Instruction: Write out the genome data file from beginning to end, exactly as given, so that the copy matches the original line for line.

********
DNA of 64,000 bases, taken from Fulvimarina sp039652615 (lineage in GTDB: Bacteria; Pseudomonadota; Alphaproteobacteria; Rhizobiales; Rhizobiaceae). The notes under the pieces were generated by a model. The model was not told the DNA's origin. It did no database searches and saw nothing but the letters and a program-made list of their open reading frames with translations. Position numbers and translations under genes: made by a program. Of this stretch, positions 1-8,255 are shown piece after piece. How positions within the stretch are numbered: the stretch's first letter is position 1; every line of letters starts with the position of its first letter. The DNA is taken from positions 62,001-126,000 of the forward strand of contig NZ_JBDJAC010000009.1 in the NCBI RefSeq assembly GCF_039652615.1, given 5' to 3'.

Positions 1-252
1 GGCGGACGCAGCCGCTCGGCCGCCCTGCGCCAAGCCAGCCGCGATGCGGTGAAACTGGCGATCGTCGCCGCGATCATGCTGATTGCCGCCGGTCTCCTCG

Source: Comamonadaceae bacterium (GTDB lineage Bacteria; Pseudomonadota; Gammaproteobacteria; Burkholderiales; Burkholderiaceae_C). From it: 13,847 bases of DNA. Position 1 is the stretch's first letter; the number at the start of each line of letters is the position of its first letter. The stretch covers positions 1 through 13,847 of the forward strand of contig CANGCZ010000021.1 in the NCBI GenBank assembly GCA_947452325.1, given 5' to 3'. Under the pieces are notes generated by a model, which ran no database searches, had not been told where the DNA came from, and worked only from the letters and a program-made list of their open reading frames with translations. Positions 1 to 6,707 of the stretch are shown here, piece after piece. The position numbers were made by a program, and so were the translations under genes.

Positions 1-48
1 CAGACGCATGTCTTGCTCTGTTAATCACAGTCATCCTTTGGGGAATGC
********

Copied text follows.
DNA of 64,000 bases, taken from Fulvimarina sp039652615 (lineage in GTDB: Bacteria; Pseudomonadota; Alphaproteobacteria; Rhizobiales; Rhizobiaceae). The notes under the pieces were generated by a model. The model was not told the DNA's origin. It did no database searches and saw nothing but the letters and a program-made list of their open reading frames with translations. Position numbers and translations under genes: made by a program. Of this stretch, positions 1-8,255 are shown piece after piece. How positions within the stretch are numbered: the stretch's first letter is position 1; every line of letters starts with the position of its first letter. The DNA is taken from positions 62,001-126,000 of the forward strand of contig NZ_JBDJAC010000009.1 in the NCBI RefSeq assembly GCF_039652615.1, given 5' to 3'.

Positions 1-252
1 GGCGGACGCAGCCGCTCGGCCGCCCTGCGCCAAGCCAGCCGCGATGCGGTGAAACTGGCGATCGTCGCCGCGATCATGCTGATTGCCGCCGGTCTCCTCG

Source: Comamonadaceae bacterium (GTDB lineage Bacteria; Pseudomonadota; Gammaproteobacteria; Burkholderiales; Burkholderiaceae_C). From it: 13,847 bases of DNA. Position 1 is the stretch's first letter; the number at the start of each line of letters is the position of its first letter. The stretch covers positions 1 through 13,847 of the forward strand of contig CANGCZ010000021.1 in the NCBI GenBank assembly GCA_947452325.1, given 5' to 3'. Under the pieces are notes generated by a model, which ran no database searches, had not been told where the DNA came from, and worked only from the letters and a program-made list of their open reading frames with translations. Positions 1 to 6,707 of the stretch are shown here, piece after piece. The position numbers were made by a program, and so were the translations under genes.

Positions 1-48
1 CAGACGCATGTCTTGCTCTGTTAATCACAGTCATCCTTTGGGGAATGC